The film, The Adjustment Bureau, operates under the metaphysical idea that “The Chairman” has a life plan for each of us, employing angels who make sure we stay on our pre-ordained track. Even though the film lightly touches on questions of free will, fate and destiny, what is especially noteworthy is it concludes that true love conquers all, and furthermore trumps anything else in life worth living.
David Norris (Matt Damon) is an up-and-coming political hopeful who runs into dancer Elise Sellas (Emily Blunt) on the eve of losing the election for a Senate seat. (We come to find out this chance meeting has been arranged by “up above” to inspire David to deliver a memorable defeat speech). Their fateful encounter has an other-worldly feel to it, a feeling of already knowing the other, which many of us recognize as love at first sight.
As the story progresses, David gets warned off by the angels of the “adjustment bureau” that he needs to stop pursuing a romance with Elise. What is in the cards for David is a chance – a good chance – of eventually winning the Presidency and saving the world (no less), and for Elise, a career with passion, as a world-famous dancer and choreographer. However, we are told that neither of them will have the motivation to achieve their potentials should they develop and continue their relationship.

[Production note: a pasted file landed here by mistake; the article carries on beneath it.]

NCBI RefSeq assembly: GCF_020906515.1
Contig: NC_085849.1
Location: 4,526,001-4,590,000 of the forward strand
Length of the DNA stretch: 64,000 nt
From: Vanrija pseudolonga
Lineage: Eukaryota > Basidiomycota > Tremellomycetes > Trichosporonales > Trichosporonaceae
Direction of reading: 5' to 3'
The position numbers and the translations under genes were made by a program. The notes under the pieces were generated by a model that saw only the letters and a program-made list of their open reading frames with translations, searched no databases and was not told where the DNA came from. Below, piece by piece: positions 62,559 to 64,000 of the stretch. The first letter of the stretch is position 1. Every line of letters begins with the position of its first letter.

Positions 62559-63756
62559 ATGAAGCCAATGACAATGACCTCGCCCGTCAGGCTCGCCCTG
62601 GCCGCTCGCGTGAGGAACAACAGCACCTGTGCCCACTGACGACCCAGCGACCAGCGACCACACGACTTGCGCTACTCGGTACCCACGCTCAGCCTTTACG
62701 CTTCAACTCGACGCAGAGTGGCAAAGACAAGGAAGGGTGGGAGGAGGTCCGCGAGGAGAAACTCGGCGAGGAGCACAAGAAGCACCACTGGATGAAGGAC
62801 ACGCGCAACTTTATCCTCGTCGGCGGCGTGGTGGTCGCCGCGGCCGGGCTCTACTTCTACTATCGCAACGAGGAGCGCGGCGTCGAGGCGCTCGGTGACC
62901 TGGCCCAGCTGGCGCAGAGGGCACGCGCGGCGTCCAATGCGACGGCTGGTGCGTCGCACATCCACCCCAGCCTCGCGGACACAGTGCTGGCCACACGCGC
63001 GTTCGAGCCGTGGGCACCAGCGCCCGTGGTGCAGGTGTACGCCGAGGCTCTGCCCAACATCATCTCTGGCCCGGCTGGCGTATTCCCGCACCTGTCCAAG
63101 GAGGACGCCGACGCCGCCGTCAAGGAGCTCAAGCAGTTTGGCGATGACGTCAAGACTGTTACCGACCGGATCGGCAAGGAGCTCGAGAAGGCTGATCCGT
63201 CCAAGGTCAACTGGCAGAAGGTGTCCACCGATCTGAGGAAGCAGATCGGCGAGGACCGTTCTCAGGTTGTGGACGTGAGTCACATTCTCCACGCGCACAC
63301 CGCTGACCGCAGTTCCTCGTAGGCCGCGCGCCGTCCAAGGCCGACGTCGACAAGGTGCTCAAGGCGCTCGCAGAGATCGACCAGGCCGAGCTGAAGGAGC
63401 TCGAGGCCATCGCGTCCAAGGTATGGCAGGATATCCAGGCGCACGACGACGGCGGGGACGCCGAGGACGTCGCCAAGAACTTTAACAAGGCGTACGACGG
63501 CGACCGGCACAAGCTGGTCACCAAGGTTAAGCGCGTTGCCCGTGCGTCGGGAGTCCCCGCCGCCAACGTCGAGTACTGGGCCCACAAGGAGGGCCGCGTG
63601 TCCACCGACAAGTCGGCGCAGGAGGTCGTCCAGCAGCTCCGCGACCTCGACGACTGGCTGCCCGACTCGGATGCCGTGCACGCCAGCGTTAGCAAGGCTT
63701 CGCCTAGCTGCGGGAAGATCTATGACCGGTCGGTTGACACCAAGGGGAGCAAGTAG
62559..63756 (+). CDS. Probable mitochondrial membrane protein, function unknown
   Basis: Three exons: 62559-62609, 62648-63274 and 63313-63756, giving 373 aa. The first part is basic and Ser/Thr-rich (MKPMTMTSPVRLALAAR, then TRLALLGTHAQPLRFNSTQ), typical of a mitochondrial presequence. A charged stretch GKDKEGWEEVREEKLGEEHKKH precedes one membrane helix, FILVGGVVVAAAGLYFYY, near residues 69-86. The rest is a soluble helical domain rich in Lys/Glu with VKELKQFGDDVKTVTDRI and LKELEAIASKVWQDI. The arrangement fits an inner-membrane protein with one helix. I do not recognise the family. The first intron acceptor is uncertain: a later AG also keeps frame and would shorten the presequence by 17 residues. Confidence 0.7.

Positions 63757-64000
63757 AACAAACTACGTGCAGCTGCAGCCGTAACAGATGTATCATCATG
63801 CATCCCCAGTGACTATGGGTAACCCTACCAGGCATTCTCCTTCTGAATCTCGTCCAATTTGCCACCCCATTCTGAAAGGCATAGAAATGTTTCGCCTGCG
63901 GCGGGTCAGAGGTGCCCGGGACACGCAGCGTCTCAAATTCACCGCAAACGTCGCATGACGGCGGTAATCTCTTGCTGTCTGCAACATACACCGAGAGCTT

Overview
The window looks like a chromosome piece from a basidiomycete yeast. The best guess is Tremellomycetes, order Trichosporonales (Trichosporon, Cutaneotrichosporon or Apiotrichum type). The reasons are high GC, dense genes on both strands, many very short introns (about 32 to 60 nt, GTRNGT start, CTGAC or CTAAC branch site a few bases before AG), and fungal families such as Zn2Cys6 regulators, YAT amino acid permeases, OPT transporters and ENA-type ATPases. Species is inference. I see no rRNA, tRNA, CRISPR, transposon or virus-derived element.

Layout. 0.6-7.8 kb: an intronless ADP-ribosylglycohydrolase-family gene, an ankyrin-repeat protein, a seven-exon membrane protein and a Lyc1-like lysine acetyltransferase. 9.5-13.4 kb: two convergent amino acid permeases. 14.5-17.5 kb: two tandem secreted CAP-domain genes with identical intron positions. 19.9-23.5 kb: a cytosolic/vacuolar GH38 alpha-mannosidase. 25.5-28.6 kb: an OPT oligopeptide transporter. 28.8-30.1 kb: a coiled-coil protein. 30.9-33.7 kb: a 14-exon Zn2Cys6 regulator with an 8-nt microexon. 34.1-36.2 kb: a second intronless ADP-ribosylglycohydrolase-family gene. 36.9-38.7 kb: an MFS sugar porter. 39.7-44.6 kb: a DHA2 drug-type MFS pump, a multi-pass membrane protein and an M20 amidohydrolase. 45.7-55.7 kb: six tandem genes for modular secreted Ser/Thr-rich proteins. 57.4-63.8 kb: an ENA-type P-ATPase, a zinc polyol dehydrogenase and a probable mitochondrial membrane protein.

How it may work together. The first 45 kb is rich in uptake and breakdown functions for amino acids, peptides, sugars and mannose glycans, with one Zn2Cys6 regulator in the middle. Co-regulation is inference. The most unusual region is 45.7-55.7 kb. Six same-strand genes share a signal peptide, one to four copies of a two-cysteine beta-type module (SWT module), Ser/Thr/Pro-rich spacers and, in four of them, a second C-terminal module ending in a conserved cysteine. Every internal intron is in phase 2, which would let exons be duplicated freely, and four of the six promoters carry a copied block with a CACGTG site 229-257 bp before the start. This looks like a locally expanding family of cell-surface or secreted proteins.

In the alternate scenario, Elise will end up as a ballet teacher for six-year olds. As for David, fate up until this point has caused the deaths of all his family members, specifically in order that his political motivations stem from a desire not to feel alone and also to live out his father’s aspirations. Together, David and Elise will have enough satisfaction with one another so they will not need to search for anything else in the outside world, nor self-actualize or individuate.
Ultimately, this movie is yet another vehicle for the fantasy of romantic love. The lovers are star-crossed, meant to be, feeding into our hopes that if only we can find our soul mate then we will never feel alone again. This speaks to our desire to regress by merging with another, and furthermore with someone who we don’t even have to get to know. Not only does this reinforce our psychological fantasies, but it amplifies the notion in the Western world that romantic love is the most important aspect of our lives, this despite evidence in reality that this kind of romantic love is not sustainable over time.
Given the choice of saving the world and true love, David chooses love, and not only that, but he convinces the Chairman to rewrite his program, further reinforcing our collective dream that true love can even eclipse and transcend God’s will. A better model of love would be to show that two people could mutually inspire and support each other into being all that they could in the world.
photo credit: neeravbhatt